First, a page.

The Kansas City Chiefs looked lost early in the season, mainly because of their struggling defense. The front office struck a timely deal before the NFL trade deadline, bringing defensive end Melvin Ingram III to Kansas City. The 10-year veteran spent a brief stint with the Pittsburgh Steelers, but it didn’t pan out. Now with the 2-seed Chiefs, Ingram is right where he belongs.
Melvin Ingram’s presence has rejuvenated the Chiefs’ defense
The Kansas City Chiefs got off to a rough start to the season on both sides of the ball. Patrick Mahomes and the offense struggled to get into a rhythm, and the former MVP displayed questionable decision-making. Meanwhile, the defense couldn’t stop anyone.
General manager Brett Veach scoured the trade market to find a player who could help bolster the defense. Fortunately for Kansas City, the Pittsburgh Steelers made Melvin Ingram III available.
According to ESPN, the Steelers traded Ingram to the Chiefs in exchange for a sixth-round draft pick.
A sixth-round pick for a 3-time Pro Bowler doesn’t sound like much, and that’s because it’s not. Kansas City received Ingram for a bargain, and it’s paid huge dividends.
The South Carolina product has been with the team since Week 9. He’s recorded 15 tackles, five quarterback hits, and one sack in nine games. Ingram’s stats aren’t eye-popping, but he’s made an impact in ways the box score might not show.
The 32-year-old edge-rusher made a game-changing play in the season finale against the Denver Broncos. He forced a clutch fumble, leading to a Nick Bolton scoop and score.
Steve Spagnuolo’s defense has played significantly better since adding Ingram to the fold. It’s no surprise that Kansas City went on an eight-game winning streak toward the end of the season.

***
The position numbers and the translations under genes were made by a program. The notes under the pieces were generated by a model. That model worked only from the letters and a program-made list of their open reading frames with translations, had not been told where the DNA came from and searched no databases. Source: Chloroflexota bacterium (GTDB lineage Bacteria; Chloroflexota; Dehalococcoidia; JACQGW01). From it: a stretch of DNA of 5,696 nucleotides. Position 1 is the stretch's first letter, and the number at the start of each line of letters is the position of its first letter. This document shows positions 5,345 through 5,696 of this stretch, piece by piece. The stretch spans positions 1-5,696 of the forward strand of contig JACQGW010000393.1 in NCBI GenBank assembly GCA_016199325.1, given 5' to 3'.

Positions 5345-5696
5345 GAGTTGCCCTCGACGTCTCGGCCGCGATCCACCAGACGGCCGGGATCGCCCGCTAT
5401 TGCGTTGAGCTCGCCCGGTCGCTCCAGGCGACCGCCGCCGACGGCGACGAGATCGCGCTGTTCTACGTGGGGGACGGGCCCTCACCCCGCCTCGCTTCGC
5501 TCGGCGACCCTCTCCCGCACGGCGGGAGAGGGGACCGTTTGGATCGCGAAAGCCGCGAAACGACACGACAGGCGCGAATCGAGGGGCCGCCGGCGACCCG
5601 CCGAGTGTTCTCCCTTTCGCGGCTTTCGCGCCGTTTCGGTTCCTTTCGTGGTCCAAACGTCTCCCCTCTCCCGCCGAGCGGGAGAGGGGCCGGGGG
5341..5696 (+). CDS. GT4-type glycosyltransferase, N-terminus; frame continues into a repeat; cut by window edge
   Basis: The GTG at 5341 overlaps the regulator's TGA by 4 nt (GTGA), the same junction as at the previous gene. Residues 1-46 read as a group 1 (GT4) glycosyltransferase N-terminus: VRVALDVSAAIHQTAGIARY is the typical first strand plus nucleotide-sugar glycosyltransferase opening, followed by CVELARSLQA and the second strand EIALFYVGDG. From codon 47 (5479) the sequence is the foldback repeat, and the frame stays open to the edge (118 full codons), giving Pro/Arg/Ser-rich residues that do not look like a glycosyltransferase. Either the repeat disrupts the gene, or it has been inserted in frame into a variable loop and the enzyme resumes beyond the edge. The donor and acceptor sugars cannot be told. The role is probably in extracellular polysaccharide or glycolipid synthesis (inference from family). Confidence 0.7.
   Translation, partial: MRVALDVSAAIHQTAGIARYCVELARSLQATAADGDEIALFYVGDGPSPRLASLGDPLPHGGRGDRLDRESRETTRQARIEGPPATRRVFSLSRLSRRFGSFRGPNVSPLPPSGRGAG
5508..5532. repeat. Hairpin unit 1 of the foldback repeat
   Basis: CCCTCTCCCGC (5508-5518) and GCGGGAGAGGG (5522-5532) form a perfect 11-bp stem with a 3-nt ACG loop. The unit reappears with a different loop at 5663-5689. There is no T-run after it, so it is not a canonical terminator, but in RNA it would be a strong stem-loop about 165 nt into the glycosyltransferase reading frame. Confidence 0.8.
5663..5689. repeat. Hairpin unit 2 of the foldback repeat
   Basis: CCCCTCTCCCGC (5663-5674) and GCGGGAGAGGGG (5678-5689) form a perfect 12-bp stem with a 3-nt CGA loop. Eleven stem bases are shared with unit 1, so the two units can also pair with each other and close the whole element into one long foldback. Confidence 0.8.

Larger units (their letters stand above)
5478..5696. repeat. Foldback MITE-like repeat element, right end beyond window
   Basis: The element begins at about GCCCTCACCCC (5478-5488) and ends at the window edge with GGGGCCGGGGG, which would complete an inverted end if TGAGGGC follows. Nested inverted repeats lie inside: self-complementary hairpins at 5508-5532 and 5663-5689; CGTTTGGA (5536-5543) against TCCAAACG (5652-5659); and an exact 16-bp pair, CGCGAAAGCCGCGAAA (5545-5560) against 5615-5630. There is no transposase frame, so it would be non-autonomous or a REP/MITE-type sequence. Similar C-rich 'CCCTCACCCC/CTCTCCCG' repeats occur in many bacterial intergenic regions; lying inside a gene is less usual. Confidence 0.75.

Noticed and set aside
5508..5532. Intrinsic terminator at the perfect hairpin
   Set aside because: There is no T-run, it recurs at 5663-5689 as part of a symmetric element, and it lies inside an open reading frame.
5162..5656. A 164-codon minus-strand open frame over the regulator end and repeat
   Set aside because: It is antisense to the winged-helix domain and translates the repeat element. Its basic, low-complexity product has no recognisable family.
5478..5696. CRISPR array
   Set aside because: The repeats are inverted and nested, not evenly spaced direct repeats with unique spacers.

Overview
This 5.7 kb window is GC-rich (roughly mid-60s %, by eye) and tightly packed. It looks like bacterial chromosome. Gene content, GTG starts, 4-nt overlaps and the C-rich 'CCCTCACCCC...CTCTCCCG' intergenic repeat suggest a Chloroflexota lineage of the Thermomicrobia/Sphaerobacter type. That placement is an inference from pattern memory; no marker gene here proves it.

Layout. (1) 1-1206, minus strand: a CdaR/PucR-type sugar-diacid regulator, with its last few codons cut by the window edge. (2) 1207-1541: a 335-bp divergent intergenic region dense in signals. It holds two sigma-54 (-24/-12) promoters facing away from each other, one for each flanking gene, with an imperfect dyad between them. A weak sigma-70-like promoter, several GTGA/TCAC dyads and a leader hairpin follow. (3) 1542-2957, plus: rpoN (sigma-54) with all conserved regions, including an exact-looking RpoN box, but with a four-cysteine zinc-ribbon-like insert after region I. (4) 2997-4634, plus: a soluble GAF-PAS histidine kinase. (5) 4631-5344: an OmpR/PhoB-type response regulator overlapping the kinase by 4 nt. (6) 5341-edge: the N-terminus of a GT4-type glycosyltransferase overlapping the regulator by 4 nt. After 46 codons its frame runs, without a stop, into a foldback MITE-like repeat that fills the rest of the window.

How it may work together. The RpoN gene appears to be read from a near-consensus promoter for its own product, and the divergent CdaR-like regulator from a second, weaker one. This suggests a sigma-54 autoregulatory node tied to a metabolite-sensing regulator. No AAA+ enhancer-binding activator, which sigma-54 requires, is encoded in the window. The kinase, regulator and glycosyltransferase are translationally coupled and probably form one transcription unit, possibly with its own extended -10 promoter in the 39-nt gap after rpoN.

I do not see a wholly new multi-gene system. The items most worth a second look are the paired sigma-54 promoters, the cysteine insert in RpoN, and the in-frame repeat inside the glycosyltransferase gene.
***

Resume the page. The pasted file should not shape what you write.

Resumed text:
The 3-time Pro Bowler surprisingly didn’t work with the Steelers
After spending the first nine seasons of his career with the Chargers, Melvin Ingram III hit the free-agent market in 2021. The defensive end enjoyed a productive tenure with the Chargers. He recorded 360 tackles, 49 sacks, and 14 forced fumbles in San Diego/Los Angeles.
The Pittsburgh Steelers signed Ingram to a one-year contract in the offseason. After losing Bud Dupree to the Tennessee Titans, Pittsburgh wanted to add a veteran edge defender to help bolster its defense. The former Charger certainly seemed to fit that mold.
Ingram appeared in six games with the Steelers, but he surprisingly only started one game. He registered just 10 tackles, two tackles for loss, and one sack. The edge rusher was heavily involved early in the season, but his snap count started to decrease by Week 4.
Ingram became unhappy in Pittsburgh, and clearly the Steelers didn’t believe the relationship was worth salvaging. He was a feared pass-rusher playing alongside Joey Bosa with the Chargers. Pittsburgh is known for its physical defense, so it was surprising that Ingram didn’t work out.
Nonetheless, the trade appeared to be the best possible move for the Chiefs.
Kansas City’s city’s weakness is a strength heading into the playoffs
While Patrick Mahomes and the Kansas City Chiefs’ offense struggled in the first half of the season, the defensive woes were far more concerning.
Teams marched up and down the field on Kansas City. Steve Spagnuolo’s defense gave up 29 points per game to opposing offenses through the first seven games.
As soon as the Chiefs made the deal for Melvin Ingram III, something seemed to click. The defense enjoyed a drastic turnaround. Even though the box score doesn’t show it, the veteran has been a force for Kansas City. He brought a renewed energy that the unit lacked early on.
Ingram provided a much-needed spark, and the rest of the defense followed suit. Defensive leaders Chris Jones and Tyrann Mathieu elevated their play, spearheading an impressive resurgence.
The Chiefs were once a bottom-five defense. However, they finished the regular season with a top-10 unit. Melvin Ingram III wasn’t the end all be all, but it’s no coincidence that Kansas City started playing better when he arrived.
All stats courtesy of Pro Football Reference.